When Social Media Steals Your Photography

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Photography is something that takes a moment, and makes it timeless. The importance of it is invaluable. Without a photo, that experience may be lost forever. How many times have we had some amazing times, only to regret that we did not take photos. Any time that I hear someone say “should we hire a photographer?”… my answer is yes, even before I know what the occasion is.

Now there are several types of professional photographers out there. You have some that specialize in weddings, pets, kids, landscape, architecture, fashion, music, food, and so much more. And many times these cannot overlap. A wedding photographer does not just decide that they are going to do a culinary photo shoot and make it tastefully successful. We are talking about specialists here, which means that the more they diversify, the more their prime area of skill could be diluted.

Photography is an art. There are so many professional photographers who put their blood, sweat and tears into creating a photo that will speak to our emotions, tell a story, and spark a flame. They say a picture is worth a thousand words; and many more if it is communicated and distributed properly.

Western North Carolina Mountains by Sabrina L Greene

Recently, a photographer in Western North Carolina named Sabrina L. Greene sent AskAsheville a beautiful mountain photo so they could share it on their Facebook page. She took the time to watermark it as instructed, and the photo received many likes, interactions and shares. Sabrina was so excited to see the photo that she took the time to take and edit, reach so many people and brighten their day. It wasn’t but 24 hours and a company that features photos on social media took her photo off of our Facebook page post, removed the bottom part of the photo with her signature watermark, and shared it on their Twitter platform with only credit to themselves. To a photographer and their piece of art, this is a heartbreaking theft to say the least.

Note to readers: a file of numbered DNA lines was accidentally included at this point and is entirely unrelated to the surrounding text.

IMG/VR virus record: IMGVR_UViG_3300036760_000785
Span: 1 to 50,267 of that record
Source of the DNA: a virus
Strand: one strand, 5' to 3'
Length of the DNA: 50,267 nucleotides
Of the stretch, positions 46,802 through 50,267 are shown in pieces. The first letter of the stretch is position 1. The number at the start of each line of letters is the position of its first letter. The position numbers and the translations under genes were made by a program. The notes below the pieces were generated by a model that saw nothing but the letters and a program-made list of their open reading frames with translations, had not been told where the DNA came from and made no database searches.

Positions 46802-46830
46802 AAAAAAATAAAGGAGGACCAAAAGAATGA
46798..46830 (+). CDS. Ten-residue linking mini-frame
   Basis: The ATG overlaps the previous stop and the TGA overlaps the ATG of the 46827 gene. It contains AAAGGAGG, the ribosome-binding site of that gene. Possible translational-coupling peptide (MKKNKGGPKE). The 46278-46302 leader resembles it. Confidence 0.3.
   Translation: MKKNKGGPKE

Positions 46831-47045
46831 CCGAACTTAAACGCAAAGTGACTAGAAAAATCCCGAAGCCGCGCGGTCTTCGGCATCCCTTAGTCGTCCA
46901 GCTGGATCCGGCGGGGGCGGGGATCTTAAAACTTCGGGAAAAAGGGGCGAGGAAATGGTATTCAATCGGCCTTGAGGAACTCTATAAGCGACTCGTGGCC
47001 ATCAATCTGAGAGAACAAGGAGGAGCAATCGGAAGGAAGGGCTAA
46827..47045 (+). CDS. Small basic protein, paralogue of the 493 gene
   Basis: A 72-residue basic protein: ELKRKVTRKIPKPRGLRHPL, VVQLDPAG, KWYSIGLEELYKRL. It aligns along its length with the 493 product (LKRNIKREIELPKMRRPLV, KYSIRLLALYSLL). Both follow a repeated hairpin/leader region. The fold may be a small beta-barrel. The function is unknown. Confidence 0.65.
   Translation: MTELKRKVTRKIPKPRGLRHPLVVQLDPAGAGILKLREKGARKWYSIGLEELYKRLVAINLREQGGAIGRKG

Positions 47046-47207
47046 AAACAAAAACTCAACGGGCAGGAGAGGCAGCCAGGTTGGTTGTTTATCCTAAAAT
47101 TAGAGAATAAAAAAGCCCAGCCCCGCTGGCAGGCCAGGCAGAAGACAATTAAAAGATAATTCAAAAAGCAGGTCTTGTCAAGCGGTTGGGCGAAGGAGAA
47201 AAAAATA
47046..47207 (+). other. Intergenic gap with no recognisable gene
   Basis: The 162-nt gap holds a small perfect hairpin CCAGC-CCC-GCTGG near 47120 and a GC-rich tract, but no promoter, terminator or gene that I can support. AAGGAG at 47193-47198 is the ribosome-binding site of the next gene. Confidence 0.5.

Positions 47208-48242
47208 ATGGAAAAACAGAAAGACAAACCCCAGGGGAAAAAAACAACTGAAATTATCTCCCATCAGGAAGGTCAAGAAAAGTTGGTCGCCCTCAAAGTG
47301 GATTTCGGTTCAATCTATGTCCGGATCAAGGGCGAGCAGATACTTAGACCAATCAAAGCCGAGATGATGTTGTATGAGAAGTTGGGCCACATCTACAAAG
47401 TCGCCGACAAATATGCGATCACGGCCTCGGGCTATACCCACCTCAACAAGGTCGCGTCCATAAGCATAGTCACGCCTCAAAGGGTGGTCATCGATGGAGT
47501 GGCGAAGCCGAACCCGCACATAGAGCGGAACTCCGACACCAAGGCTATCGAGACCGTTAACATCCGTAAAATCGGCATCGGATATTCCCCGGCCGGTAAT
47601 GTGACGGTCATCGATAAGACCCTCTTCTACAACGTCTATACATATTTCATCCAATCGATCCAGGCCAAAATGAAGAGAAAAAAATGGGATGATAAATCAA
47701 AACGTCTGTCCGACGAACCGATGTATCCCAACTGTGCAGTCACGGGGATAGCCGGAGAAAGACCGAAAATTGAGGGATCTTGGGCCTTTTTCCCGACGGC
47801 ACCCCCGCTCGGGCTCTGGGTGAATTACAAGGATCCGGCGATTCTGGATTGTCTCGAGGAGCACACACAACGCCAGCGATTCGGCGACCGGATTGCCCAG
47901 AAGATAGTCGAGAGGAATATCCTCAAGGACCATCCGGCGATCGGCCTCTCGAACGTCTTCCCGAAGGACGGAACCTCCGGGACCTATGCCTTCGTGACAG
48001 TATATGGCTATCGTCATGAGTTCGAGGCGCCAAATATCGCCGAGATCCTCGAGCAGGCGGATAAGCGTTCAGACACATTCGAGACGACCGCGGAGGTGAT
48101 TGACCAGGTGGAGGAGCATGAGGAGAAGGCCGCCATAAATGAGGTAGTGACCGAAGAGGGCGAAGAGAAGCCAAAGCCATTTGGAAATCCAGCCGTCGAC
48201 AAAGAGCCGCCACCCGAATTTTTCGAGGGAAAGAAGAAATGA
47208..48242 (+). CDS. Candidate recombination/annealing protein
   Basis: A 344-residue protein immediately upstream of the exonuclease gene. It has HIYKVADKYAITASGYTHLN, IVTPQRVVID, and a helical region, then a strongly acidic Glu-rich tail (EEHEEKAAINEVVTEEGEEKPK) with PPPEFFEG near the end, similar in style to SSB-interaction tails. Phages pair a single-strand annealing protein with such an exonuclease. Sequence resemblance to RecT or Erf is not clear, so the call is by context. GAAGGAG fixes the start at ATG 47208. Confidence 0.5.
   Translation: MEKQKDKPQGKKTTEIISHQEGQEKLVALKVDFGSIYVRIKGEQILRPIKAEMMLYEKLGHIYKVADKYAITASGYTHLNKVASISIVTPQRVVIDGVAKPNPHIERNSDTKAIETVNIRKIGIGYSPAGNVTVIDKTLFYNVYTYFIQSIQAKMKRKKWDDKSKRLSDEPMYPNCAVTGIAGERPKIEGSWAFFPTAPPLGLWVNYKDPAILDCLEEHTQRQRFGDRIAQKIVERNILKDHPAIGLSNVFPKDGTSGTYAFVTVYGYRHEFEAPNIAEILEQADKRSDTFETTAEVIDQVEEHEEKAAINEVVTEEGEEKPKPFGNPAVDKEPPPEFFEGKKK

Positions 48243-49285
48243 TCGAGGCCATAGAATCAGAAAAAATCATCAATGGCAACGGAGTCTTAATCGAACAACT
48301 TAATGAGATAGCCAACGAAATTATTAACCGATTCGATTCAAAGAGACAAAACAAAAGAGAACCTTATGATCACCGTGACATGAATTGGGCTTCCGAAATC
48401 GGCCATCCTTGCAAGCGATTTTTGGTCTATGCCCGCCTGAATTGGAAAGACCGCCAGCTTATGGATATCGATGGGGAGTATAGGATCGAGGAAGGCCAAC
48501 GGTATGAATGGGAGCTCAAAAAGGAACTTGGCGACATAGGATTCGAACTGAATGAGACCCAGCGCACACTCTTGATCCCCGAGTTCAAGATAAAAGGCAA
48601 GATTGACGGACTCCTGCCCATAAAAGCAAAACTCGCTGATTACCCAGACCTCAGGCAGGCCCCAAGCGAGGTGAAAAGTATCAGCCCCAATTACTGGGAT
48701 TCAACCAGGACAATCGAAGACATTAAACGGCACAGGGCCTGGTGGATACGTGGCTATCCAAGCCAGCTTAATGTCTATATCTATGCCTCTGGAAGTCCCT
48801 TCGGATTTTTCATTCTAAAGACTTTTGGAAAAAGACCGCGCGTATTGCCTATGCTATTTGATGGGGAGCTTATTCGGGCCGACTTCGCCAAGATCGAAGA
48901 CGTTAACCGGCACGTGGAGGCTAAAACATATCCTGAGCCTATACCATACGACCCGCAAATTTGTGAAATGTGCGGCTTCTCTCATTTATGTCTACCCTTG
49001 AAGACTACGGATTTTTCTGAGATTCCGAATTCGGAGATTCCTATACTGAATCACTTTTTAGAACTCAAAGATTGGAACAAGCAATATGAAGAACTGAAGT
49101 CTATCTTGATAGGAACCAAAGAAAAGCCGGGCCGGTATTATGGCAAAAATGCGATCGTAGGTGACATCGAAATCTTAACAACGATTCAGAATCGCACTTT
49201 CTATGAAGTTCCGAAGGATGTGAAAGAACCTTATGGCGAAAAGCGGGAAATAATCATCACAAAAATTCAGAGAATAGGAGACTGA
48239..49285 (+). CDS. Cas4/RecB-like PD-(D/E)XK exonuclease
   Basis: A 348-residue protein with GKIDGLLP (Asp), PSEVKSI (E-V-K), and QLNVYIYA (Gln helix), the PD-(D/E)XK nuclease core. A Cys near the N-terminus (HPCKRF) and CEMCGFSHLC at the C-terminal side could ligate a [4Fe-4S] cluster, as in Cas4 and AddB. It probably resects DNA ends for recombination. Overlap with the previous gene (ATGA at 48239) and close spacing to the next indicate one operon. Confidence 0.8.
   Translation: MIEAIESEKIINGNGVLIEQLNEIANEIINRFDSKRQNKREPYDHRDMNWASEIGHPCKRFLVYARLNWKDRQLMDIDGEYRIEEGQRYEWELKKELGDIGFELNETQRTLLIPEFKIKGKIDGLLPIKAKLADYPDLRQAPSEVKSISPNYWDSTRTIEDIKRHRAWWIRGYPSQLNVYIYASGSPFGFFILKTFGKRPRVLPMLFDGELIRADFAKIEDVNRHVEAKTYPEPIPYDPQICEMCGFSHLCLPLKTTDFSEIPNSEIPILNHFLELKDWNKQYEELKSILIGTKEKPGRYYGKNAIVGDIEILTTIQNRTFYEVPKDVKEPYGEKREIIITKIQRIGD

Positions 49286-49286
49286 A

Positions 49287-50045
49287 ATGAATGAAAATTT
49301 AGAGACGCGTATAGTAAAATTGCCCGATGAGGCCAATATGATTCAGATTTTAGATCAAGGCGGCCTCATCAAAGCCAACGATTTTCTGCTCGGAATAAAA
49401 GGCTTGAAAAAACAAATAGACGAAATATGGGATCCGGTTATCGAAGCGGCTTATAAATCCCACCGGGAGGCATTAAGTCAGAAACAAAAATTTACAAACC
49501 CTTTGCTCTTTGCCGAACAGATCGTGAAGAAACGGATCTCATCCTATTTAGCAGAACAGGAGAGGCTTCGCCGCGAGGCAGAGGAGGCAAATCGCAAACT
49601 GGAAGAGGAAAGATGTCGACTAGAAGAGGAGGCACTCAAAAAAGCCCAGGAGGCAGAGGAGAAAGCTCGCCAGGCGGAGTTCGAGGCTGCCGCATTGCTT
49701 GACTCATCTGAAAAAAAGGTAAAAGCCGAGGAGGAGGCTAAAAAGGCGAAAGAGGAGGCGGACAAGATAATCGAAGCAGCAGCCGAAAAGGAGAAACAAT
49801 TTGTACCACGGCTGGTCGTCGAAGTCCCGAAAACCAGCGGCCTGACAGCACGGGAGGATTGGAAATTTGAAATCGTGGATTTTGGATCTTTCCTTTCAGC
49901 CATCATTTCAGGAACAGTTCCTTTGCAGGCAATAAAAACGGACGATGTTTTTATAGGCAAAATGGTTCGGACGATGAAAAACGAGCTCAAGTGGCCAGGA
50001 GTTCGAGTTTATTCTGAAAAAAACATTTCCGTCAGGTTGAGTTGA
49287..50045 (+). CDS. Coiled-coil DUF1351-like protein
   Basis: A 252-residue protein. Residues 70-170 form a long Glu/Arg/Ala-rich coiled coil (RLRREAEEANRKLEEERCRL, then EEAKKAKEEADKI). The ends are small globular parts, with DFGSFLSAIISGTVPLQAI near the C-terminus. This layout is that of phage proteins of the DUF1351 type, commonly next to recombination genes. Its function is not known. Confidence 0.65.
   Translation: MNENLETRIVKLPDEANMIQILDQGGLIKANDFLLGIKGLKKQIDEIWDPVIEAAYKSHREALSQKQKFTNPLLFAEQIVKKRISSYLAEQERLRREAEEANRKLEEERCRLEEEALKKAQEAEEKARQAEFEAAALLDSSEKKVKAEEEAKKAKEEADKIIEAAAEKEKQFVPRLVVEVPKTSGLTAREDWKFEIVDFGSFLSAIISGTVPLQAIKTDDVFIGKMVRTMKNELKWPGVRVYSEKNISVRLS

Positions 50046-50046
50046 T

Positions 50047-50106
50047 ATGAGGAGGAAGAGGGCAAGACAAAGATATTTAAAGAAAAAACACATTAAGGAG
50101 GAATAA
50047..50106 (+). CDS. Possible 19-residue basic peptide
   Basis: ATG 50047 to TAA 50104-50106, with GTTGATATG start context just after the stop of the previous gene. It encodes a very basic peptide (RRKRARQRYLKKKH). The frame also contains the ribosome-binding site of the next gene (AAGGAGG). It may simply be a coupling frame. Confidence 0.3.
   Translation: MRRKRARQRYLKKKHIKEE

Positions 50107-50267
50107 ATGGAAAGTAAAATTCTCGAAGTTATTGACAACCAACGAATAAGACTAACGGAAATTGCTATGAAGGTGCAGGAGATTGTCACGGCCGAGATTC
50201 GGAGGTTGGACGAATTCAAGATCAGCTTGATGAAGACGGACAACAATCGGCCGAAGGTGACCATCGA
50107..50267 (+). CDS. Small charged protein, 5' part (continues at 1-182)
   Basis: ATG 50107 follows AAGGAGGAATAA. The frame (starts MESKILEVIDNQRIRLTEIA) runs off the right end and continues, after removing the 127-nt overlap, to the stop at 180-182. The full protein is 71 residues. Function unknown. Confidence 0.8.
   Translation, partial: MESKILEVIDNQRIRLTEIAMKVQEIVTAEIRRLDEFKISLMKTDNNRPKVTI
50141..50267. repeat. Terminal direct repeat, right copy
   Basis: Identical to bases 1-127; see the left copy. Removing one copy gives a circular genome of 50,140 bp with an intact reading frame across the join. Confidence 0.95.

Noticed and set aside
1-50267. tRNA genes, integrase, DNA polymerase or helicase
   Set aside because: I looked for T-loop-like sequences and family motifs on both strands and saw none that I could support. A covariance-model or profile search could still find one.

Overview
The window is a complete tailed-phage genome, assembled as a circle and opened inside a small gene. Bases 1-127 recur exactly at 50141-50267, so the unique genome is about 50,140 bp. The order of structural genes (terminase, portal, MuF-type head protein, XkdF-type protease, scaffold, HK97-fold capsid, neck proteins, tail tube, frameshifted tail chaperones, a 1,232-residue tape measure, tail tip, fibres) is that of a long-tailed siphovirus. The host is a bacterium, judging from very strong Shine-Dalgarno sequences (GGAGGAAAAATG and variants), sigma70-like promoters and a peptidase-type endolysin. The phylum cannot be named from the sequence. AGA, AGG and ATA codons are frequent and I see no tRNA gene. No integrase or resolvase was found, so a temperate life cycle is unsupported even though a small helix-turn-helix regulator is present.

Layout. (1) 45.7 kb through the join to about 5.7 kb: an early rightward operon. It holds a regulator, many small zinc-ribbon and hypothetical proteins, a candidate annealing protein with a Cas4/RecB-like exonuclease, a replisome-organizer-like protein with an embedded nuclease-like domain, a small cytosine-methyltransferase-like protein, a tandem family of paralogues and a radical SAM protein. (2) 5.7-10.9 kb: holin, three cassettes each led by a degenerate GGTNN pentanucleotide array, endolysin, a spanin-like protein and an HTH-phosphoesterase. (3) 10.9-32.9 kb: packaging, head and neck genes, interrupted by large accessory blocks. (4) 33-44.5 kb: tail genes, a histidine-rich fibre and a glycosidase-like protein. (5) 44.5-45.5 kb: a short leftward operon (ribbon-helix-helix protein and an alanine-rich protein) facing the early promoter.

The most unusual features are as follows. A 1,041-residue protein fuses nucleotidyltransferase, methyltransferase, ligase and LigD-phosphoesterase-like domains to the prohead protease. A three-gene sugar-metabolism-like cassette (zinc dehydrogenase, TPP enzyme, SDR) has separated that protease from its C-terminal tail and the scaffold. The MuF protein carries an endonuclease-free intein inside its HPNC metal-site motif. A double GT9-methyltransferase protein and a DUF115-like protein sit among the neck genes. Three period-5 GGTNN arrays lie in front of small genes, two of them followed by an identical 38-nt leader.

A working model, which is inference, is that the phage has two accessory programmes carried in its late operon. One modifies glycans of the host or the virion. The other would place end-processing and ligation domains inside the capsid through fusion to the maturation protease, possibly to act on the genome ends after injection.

Asheville Stolen Photography

The photo was shared many times from their account, including by the City of Asheville, who shared it on their Twitter account and Facebook page giving credit to the “thieves” who stole it. As far as they knew, it belonged to the company who shared it. Sabrina’s heart sunk. Her work was being abused and then reused by the community, without any credit to her… the one who owned it. The account that originally took the photo features many great photos from all over North Carolina, which made us wonder if more of their photos are used without express permission from or credit to the photographer, whether novice or professional. I see them crediting and linking to certain other photographers, so are photographers who are not close to them robbed of their work? And not just this company, but so many others who use the property of others for their own personal and social gain, never thinking about who deserves proper credit.

We work with photographers constantly when it comes to PR, websites, SEO, and social media… so we have a few tips for you. Hiding your photography so nobody will steal it is not the answer. Putting it out there in the right manner, and then people being responsible when sharing and using it is essential.

To Photographers

  1. When posting a photo, always try to watermark it, even if it is a quick signature or logo that you can add to the bottom. We use an App called PicsArt when we are mobile, and we use iPiccy for quick desktop solution to do this. Most professional photographers have Photoshop or a similar photo editing software that they use.
  2. Post the photo somewhere that can be documented… whether to your website, blog, Twitter, or Facebook account. This allows for a public time/date stamp on your post and photo.

To People Who Borrow, Share, or Use The Photography of Others

  1. Whether the person who took the photo is a professional career photographer, does it as a hobby, or is just an everyday person who took a photo on their phone; that photography is still their property.
  2. When sharing from Facebook, Twitter or other social media platforms; it is best to share directly from original post made by the owner of the photo or the photographer who posted it. This allows for proper credit to who originally posted it.
  3. Never remove a photographers watermark as you are cutting the connection the Artist has attached to their work.
  4. If you must download and reshare a photo that is not watermarked, give linked credit to their Facebook page, Twitter account, or website; and/or add watermarked credit to the photo yourself.
  5. If you must download and reshare a watermarked photo, give linked credit to their Facebook page, Twitter account, or website.

Do you have a few other tips we can add to this post? Comment below and let us know!

Also, see this article on Copyright Infringement when it comes to Photography that Corporal Bruno shared with us on Twitter when this whole photo theft deal surfaced.

In the end, respecting other people’s property is the solution. If there is a question about it, err on the side of giving too much credit to the person to whom it is due.

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